Del. Dave Albo (R-41) who co-sponsored one of the versions of the law, acknowledged that "lost profits and lost access" could end up making roads more expensive to build.
"But it’s fair," Albo said. "If they run a road and cut off your driveway to the point that no one can get into your restaurant and ruin your business, you should be compensated."
"Basically, we don't want the government taking private property for something that is not a bona fide government use, for example taking old houses in the name of economic development and then transferring the land to a private hotel," Albo added.
Ballot Question on Eminent Domain
To read the text of the amendment, go to http://leg1.state...
For more information on the Supreme Court Decision Kelo v. City of New London, go to http://www.law.co...
ALBO AND OTHER SUPPORTERS maintain a constitutional amendment is needed because, without it, future lawmakers and special interest groups could weaken Virginia’s current statute.
At the crux of the debate is the Supreme Court’s landmark 2005 decision known as the "Kelo decision," widely considered by scholars, land-use attorneys and local government to be one of the most controversial rulings in recent U.S. history.
"I think all of this is an overreaction to Kelo," said Toni-Michelle Travis, a GMU associate professor of government and politics and editor of "The Almanac of Virginia Politics." "Historically, property owners have always been favored under Virginia law."
What Is the "Kelo" Ruling?
"Kelo v. City of New London" came before the Supreme Court in 2005. In a 5–4 decision, the Court held that the general benefits a community enjoyed from economic growth qualified private redevelopment plans as a permissible "public use" under the Takings Clause of the Fifth Amendment.
In 1998, the drug company Pfizer built a new plant in New London, Conn., making adjacent property desirable for economic development. Although 100 property owners agreed to sell the city their property for commercial development, 15 property owners resisted, and the city used the power of eminent domain to force the 15 holdouts to sell.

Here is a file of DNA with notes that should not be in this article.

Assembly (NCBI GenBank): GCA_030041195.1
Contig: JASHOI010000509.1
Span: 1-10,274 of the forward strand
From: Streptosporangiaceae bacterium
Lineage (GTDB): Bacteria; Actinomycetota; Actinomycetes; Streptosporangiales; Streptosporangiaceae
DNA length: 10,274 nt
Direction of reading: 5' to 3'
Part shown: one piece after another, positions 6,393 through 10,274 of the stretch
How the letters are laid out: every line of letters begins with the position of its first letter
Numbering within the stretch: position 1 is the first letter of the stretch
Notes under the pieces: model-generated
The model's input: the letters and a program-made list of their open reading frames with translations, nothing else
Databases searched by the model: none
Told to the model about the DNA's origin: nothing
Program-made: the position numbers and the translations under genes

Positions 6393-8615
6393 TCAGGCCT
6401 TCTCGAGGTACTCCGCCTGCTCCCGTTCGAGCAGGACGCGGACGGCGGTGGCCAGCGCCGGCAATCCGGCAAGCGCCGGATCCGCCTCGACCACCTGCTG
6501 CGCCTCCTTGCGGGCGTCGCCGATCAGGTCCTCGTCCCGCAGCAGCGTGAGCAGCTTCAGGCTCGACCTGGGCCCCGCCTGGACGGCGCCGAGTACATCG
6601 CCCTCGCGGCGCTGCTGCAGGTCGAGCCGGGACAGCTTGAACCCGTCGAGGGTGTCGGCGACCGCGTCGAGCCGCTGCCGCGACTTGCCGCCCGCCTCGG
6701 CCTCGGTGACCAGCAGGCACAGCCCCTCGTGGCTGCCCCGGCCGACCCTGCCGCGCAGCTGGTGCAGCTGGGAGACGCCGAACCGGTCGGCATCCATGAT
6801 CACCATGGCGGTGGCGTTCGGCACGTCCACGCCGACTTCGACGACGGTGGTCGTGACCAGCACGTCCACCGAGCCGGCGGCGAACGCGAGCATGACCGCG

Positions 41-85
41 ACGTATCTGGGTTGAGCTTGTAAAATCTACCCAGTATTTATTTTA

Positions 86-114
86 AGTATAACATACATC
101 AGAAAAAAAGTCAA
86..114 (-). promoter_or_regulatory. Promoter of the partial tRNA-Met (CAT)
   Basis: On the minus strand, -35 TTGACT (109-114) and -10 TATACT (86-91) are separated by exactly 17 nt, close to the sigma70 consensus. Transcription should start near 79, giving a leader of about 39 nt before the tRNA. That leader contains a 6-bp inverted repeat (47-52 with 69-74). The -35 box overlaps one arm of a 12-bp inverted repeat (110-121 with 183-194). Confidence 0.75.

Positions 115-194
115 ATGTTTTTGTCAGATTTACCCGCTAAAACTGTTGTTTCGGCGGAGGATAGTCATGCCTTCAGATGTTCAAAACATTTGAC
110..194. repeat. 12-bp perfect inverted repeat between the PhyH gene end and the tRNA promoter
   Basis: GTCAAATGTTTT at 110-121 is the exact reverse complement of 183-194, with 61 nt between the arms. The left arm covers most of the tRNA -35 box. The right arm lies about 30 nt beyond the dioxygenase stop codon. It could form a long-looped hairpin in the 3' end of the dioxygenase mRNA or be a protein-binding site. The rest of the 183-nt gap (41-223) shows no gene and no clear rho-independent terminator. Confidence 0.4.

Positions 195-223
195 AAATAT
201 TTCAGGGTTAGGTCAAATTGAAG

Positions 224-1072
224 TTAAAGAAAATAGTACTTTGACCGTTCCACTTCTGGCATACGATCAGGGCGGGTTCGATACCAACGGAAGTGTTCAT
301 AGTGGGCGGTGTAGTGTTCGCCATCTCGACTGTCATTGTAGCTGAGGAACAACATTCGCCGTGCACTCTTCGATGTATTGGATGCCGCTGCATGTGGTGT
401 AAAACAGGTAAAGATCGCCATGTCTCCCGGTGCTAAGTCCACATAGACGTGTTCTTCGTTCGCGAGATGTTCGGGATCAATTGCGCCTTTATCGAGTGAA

The property owners, including lead plaintiff Susette Kelo, sued the city in Connecticut courts, arguing that the city had misused its eminent domain power.
Prior to Kelo, only seven states specifically restricted the use of eminent domain for private development.
As of June 2012, 44 states had enacted some type of reform legislation in response to the Kelo decision, according to the National Conference of State Legislatures. Of those states, 22 passed laws that severely inhibited the takings allowed by the Kelo decision, while the rest enacted laws that place some limits on the power of municipalities to invoke eminent domain for economic development.
State Sen. Chap Petersen (D-34), who is Surovell’s law partner in the Fairfax firm of Surovell, Isaacs, Petersen & Levy PLC, said he stands with supporters of the amendment, and thinks that litigation fears are overblown.
"The eminent domain amendment basically puts the current state law into the Constitution, so it's not a major change at all," Petersen said.
Surovell disagrees: "I just don't see a large enough problem where we need a statewide constitutional solution."
Bulova said local officials take the power of eminent domain seriously:
"Eminent domain is a very heavy power and absolutely needed only for the greater good. We haven’t used it to force people off their property. That just doesn’t happen in Fairfax County and it never has," Bulova said.